Have you ever asked yourself . . .
- What are my failures trying to teach me, and why don’t I learn from them?
- Do you wonder how some people can continuously screw up so badly and yet keep moving ahead with their dreams, while you stand on the sideline watching their success arrive?
- Are you tired of seeing other people move forward (who are often less qualified than you) because you stayed quietly out of the way?
- Do you ask yourself, “Why am I holding back when I have so much more to offer?”
Then I have some questions for you…
Do you want to start learning from your mistakes and failures and start failing forward?
Have you grown too accustomed to the sting of defeat and putting your dreams aside?
What if the secret to success is actually refining failure?
What if you didn’t need rock-solid confidence to reach your dreams?
What if you could celebrate your setbacks,because you knew they were moving you closer to your goals, not farther away?
Then…you need refining failure.
What is refining failure?
Standard failure is falling on your a$$.
Refining failure is falling on your a$$…. and learning how to bounce.
My name is Deshawn Wert. I am a trained ADHD coach and what I’ve found from my work with clients and personal research is the success mindset. I firmly believe that:
What I do around here is research, curate, and share actionable tips of refining failure. How did our greatest heroes achieve their goals? And what were the stumbling blocks they often never talked about?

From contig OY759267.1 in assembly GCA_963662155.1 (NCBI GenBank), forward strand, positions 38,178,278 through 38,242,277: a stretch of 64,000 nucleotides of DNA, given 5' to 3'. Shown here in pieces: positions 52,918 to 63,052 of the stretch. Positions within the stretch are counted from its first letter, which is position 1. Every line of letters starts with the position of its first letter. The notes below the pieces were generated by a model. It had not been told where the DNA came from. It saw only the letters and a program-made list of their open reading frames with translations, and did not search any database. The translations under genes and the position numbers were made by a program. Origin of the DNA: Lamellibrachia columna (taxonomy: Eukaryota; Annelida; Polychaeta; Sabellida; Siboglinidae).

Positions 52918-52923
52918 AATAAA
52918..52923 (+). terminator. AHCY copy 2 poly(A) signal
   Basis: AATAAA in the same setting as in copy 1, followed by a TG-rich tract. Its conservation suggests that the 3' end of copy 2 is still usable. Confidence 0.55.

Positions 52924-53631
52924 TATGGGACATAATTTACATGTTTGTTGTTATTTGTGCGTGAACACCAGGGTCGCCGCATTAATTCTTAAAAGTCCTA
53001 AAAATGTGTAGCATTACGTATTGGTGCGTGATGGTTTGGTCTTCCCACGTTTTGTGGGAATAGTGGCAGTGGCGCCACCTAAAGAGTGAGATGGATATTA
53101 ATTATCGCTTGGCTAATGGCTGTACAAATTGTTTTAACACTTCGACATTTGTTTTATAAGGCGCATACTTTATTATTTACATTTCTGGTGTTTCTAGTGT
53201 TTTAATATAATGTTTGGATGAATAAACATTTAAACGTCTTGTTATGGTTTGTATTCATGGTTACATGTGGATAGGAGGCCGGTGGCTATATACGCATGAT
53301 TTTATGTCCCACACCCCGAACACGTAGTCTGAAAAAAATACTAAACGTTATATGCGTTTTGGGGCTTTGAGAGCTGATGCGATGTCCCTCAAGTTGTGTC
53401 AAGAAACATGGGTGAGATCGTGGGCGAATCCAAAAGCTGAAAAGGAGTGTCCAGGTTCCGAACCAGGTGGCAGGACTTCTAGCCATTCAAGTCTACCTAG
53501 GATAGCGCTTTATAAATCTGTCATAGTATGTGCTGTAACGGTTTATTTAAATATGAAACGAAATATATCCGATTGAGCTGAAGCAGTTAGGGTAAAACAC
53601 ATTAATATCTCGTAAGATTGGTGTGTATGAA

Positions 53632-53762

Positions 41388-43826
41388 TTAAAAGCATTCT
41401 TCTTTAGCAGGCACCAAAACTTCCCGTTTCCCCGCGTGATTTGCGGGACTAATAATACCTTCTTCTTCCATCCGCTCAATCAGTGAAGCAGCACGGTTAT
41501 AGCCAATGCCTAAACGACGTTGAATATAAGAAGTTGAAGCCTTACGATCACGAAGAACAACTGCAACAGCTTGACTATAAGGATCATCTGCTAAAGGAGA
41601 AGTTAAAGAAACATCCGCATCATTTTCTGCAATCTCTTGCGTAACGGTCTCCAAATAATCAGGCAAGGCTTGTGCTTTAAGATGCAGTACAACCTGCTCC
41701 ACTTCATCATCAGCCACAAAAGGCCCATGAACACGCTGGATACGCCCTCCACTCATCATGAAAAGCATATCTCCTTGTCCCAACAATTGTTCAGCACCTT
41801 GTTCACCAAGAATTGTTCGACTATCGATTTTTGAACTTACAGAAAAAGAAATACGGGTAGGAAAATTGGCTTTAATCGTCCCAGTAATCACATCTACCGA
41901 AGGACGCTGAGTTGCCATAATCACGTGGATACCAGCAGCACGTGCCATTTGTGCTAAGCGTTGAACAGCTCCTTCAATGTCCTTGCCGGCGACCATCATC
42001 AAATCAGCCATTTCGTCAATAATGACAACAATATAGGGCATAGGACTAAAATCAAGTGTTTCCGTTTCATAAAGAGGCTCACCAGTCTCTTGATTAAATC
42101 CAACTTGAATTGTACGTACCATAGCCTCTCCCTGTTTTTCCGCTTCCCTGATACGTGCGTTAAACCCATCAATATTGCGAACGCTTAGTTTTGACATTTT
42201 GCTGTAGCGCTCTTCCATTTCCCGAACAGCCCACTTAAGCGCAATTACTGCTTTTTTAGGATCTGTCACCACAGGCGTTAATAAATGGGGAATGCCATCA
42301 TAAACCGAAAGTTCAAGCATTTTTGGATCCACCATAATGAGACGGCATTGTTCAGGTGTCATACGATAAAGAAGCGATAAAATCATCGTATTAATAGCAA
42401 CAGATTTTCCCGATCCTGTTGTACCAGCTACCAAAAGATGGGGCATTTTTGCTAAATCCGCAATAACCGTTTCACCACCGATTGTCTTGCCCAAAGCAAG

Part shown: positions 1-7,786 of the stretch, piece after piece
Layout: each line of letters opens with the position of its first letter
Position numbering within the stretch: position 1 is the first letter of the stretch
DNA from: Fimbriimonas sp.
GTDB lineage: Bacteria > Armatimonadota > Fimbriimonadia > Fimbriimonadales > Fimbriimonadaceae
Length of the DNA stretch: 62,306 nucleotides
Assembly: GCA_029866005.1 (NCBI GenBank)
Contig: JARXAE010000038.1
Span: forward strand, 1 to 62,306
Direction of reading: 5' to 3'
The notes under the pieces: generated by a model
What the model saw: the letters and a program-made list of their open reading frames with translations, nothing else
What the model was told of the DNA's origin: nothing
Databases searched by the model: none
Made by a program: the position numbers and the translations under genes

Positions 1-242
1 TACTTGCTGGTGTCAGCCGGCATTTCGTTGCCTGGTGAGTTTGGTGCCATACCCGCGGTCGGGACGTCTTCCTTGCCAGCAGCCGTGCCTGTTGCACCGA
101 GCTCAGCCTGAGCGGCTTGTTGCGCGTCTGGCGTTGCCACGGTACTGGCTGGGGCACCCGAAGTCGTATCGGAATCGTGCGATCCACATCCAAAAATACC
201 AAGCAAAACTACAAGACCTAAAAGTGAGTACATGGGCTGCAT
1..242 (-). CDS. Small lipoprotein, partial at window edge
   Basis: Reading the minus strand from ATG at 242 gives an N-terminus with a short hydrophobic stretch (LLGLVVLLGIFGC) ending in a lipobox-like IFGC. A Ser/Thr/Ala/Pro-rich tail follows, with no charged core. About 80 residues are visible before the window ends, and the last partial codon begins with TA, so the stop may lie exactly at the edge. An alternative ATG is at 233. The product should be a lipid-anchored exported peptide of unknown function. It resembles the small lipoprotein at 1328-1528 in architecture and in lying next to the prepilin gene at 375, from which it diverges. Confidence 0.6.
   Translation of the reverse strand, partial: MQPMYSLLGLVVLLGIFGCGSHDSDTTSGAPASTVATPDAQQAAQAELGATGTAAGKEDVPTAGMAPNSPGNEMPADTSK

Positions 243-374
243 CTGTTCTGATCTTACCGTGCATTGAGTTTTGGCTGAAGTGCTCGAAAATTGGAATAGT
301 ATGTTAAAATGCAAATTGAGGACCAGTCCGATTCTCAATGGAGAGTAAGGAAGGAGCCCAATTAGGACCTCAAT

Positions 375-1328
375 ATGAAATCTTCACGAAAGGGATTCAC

Did you know that Sara Blakely, the founder of the Spanx empire, would weekly share her “failures” with her dad and get high-fives for them? You see, her dad wisely wanted her to see failures for what they were . . . signs of taking action, lessons learned and loosing fear of failure. He didn’t want her to stay comfortable doing things she could easily do, but to be open to the surprising and amazing outcomes life can offer us when we look for unexpected gifts in failure.
The reality is that so many of us don’t take risks because of our fear of failure, but when we learn to celebrate setbacks and turn losses into gains, we actually start to redefine failure not by its outcomes but by the actions we take.
Cultivating this change of view opens our world to not necessarily looking towards outcomes from the beginning of the attempt, but focusing on the learning gained along the way.
Sara calls those unexpected learnings, “amazing nuggets she would never have wanted to give up.”
The best part of Sara’s story?
It demonstrates that failure is not an opposition to avoid, but a necessity for success.
That’s why I am here.
Refining Failure Project
Every month I email out a new refining failure story,
along with other inspirational, highly-practical ideas and strategies you can use to build new skills, improve your mindset and find healthy ways to deal with toxic thoughts.